I am always interested to try to peek into the minds of collectivist apologists who defend the Petulant One. It is an interesting exercise in trying to understand the philosophical basis behind the Ruling Class. Real Clear Politics linked to an article entitled, "What Obama Meant to Say About the Mosque," from The Atlantic. The Atlantic likes to believe itself to be an Important magazine. It explains, "this long-standing brand is at the top of its game with an envied roster of talent, powerful new content channels, and a following of the most important and influential readers in the country." So, you know it reaches only the cream of society. It does not strive for a large and growing readership, as most media outlets do. It wants only the 'most important and influential readers." Plebes won't get it. Tyros need not subscribe.
"Marc Ambinder is the politics editor of The Atlantic. He has covered Washington for ABC News and the Hotline, and he is chief political consultant to CBS News." This appears next to his face on his Atlantic webpage. He's a well connected and especially influential journalist. He was a Journolister. He is buddies with the movers and shakers in the political media world. If you look up the word 'smug' in the dictionary, his face is plastered next to it.
So, his little piece was intended to explain the Dear Leader's intent behind his words. You see, even the smartest, most articulate president the universe has ever witnessed, could not explain himself without the help of someone as important as Marc Ambinder. Even his crowd was annoyed with the president's attempt to hijack the debate and settle it with a few golden words, that quickly tarnished. But never fear, Marc Ambinder would allay the doubts and settle the debate with his most important and influential readers.
All this bravado about The Atlantic and his position at CBS News and his very important readership aside, this could be a guy who is just puffing for the audience. He may just be a person who tells everyone who'll listen about his important positions to gain credibility. Nothing wrong with that.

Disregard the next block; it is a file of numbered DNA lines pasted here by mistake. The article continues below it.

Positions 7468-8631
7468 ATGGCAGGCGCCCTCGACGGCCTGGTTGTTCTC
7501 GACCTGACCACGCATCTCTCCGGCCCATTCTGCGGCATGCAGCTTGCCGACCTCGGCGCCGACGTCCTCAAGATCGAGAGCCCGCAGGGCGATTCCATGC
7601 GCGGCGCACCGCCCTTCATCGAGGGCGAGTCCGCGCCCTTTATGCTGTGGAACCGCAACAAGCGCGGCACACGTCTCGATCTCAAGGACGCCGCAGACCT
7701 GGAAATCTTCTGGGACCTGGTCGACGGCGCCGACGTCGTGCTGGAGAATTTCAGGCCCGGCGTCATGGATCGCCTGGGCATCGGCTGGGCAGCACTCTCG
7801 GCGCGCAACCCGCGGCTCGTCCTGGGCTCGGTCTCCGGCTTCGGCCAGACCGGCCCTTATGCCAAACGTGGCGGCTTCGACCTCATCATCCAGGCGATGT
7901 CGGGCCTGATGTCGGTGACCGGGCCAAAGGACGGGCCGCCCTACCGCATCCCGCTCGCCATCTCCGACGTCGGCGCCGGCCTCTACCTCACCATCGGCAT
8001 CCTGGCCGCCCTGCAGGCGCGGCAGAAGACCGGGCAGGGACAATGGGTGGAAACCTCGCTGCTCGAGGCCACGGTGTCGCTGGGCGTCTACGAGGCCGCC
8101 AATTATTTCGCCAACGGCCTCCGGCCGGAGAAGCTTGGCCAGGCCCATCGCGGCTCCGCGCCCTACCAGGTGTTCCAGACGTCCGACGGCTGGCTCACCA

However, let these words simmer around in your brain for a few moments.
"Inside the country, what New Yorkers think matters; what bloggers and commentators and politicians think matters quite a bit less." These are words he begins his piece with. Now, he, and probably most of his influential readership, probably think this is true. He truly believes that when someone in New York speaks his mind, the rest of the country stops, sets down their knitting and their whittling, and listen to their betters. The center of the universe is New York. (Of course, he's referring to Manhattan and not the boroughs or upstate, God forbid) This is an important point he's making because it tells the reader that these aberrant New York firefighters about to protest the mosque site cannot be taken for granted, but they must not be listened to. The rest of America may believe the first responders to 9/11 have a point to make, but Ambinder wants to let the reader know, they shouldn't. That's just our kneejerk reaction to New York hegemony.
So, that being explained, he wants to describe how the Dear Leader was misunderstood, no matter how many times he says, "Let me be clear." Ambinder writes, "one might have an objection to that mosque, or might be suspicious of the motives of the imam, but one can simultaneously accept the need for sensitivity and still find it offensive to use the instruments of government to enforce that sensitivity -- the freedom of religious practice is the paramount value here. This is a sophisticated position, but in attempting to be careful about how he expressed it, the President confused rather than clarified."